Others blamed it on what the May 2014 issue of The Atlantic called “the confidence gap”: “In studies, men overestimate their abilities and performance, and women underestimate both. Their performances do not differ in quality.” For example, men are more likely to apply for jobs that they aren’t fully qualified for than women are.
The Silicon Valley also has what Leloudis called a “bro culture” that can alienate women.
This was confirmed by Chief Technology Officer Rebecca Parsons of Thoughtworks Inc., winner of the 2016 Top Company for Women Technologists award. More women drop out of high tech because of the way they are treated by men, she said in an October 2016 article in SiliconAngle. “You don’t have to look very far to hear the war stories that women go through, whether it be being trolled on Twitter, harassed at conferences or just the subtle things,” Parsons said. “People walk into a meeting, and I’m the woman there, and so they ask me, ‘Can you get me a cup of coffee?’ They would never ask our male CEO to get them a cup of coffee.”
Parsons’ company was judged female-friendly because of its recruitment and hiring of women, generous family leave policy, work flexibility and part-time opportunities. It’s easier to hire a man, Parsons said, but employers can find equally qualified women if they look in different places and talk to different people.
Increasing the number of women and other underrepresented people in tech industries is good business sense, too, because of the different perspectives and experiences they bring to work. “When there are large groups of people who are not at the table and represented, we are all in a way cheated,” Leloudis said.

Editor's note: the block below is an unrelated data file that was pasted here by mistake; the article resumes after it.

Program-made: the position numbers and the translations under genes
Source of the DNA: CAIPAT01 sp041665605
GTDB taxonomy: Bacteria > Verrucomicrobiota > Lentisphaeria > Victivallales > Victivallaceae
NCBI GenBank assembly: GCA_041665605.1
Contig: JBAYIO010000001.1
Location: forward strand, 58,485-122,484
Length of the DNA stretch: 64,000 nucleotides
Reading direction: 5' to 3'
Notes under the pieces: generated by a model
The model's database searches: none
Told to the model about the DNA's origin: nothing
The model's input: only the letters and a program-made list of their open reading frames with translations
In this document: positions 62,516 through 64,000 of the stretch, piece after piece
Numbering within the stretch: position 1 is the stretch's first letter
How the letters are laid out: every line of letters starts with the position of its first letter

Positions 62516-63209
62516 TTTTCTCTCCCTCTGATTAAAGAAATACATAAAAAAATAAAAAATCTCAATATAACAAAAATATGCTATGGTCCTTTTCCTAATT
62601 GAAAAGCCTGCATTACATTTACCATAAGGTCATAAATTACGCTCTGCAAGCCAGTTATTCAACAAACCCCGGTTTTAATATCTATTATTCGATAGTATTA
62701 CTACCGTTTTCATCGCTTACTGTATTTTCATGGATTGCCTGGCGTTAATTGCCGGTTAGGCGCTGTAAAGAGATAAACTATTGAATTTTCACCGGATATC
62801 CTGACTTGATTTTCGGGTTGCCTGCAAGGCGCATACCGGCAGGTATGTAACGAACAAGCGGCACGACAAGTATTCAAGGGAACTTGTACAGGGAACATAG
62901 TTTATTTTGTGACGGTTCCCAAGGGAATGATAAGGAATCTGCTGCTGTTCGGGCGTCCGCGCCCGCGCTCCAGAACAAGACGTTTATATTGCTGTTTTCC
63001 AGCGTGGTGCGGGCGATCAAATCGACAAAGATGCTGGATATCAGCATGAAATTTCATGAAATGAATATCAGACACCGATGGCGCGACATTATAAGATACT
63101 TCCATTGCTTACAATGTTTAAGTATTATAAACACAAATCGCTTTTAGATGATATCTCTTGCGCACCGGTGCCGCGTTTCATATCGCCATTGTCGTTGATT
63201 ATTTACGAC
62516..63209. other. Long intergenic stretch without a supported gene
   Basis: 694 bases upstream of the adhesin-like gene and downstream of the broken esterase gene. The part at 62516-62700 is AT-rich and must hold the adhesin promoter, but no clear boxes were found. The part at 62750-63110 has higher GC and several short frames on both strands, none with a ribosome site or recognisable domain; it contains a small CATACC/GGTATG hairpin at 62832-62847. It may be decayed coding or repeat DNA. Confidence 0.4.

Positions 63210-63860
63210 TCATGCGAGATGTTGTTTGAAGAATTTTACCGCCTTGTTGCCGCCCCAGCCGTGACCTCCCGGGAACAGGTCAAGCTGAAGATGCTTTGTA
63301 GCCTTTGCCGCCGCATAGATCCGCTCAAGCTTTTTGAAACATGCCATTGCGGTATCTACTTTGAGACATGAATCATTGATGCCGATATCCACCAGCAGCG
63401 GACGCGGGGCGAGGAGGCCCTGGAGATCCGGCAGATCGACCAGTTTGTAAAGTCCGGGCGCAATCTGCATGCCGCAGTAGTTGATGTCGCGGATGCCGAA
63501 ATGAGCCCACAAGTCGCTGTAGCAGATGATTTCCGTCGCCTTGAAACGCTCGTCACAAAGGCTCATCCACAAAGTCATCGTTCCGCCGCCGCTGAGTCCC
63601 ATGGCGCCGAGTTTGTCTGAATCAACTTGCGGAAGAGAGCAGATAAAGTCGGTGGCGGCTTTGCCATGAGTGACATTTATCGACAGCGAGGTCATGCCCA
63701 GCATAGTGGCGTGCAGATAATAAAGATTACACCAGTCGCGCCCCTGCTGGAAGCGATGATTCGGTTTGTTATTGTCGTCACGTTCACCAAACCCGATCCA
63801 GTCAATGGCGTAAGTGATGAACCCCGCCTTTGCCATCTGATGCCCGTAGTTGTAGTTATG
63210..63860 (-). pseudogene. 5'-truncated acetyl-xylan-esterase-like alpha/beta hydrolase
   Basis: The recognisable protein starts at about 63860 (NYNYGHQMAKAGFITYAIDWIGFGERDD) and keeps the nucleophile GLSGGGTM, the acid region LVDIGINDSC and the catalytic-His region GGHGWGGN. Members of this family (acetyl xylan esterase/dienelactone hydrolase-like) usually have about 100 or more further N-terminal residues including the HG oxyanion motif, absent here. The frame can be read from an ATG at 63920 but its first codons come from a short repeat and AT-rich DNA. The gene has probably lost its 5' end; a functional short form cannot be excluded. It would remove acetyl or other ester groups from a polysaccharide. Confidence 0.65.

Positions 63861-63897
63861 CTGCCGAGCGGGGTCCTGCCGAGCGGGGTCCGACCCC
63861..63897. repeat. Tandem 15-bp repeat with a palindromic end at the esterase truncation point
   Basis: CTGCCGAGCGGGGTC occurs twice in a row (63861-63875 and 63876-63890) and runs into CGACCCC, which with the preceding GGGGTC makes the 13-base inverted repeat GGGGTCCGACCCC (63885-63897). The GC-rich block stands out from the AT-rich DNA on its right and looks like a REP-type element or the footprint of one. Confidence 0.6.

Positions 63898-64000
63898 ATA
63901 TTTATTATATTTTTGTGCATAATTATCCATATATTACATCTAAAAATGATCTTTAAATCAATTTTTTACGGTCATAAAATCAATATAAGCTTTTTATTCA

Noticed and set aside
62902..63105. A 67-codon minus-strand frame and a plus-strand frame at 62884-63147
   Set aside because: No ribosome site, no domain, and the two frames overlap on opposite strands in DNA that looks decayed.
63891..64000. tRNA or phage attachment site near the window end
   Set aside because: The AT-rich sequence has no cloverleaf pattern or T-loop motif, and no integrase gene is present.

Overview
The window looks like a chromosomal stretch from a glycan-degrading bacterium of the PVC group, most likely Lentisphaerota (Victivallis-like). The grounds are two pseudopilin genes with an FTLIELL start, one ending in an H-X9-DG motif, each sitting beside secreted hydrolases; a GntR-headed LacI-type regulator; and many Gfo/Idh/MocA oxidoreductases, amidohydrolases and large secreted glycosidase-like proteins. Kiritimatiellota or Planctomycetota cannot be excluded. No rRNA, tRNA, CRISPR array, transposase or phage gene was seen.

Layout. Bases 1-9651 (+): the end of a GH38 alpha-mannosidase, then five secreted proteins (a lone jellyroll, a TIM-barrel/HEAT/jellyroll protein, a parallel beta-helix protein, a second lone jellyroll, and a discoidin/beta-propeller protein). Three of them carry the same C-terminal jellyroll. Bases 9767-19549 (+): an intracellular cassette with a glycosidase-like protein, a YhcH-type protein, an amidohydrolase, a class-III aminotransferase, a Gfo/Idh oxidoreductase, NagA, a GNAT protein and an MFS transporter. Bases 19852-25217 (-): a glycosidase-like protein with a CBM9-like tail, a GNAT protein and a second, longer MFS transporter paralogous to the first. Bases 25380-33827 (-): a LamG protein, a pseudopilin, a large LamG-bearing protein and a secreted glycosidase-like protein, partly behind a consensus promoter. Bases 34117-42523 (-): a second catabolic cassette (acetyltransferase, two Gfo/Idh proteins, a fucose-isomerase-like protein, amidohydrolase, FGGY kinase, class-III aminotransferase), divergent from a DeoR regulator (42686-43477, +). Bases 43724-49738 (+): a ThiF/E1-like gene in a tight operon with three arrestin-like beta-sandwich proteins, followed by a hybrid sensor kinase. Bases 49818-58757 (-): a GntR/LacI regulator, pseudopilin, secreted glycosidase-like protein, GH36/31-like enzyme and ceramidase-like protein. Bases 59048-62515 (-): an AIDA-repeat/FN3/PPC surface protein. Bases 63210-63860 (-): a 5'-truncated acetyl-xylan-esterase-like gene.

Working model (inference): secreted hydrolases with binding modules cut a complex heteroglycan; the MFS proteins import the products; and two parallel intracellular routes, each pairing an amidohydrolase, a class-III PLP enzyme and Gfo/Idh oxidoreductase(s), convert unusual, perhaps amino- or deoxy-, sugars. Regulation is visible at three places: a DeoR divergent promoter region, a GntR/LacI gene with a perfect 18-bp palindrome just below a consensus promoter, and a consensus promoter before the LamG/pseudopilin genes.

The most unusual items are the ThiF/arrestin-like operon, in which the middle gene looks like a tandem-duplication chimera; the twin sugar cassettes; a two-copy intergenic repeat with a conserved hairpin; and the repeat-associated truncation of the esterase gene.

The history professor has already reduced the gender gap in the three-year span of the Silicon Revolution course itself. “The first year I offered this course, of the 16 students, I think we had three women,” Leloudis said. “But those three women came back very determined, and we worked hard together in the next year on recruiting.”
Carolina alum Steve Goldby of Venrock, a venture capital firm, firmly believes that the number and importance of women in Silicon Valley will grow. “It’s important that the venture fund be able to align its people with the entrepreneurs,” he said. “So it’s inevitable that there will be an increasing role for women in the venture industry.”
One of the Venrock partners is Camille Samuels, quoted in Silicon Valley Business Journal earlier this year as saying that the company “is a great place for women, for a variety of reasons.” Instead of “acting like a male” the way female pioneers in the industry had to do, Samuels said that she and her peers “have the luxury of embracing our womanhood as venture capitalists. That includes my people skills and my empathy, for instance, and why they’re an asset to a company or a venture firm as opposed to a liability.”
By the last day of the trip, Jane Morrison, a junior majoring in business with an entrepreneurship minor, was optimistic about the prospects for women in the Silicon Valley. “I believe that women in tech are making advances constantly,” she said in a video interview on the windy beach adjacent to Golden Gate Bridge. “I’m excited to see where it goes and see how many of my colleagues will make an impact in the industry.”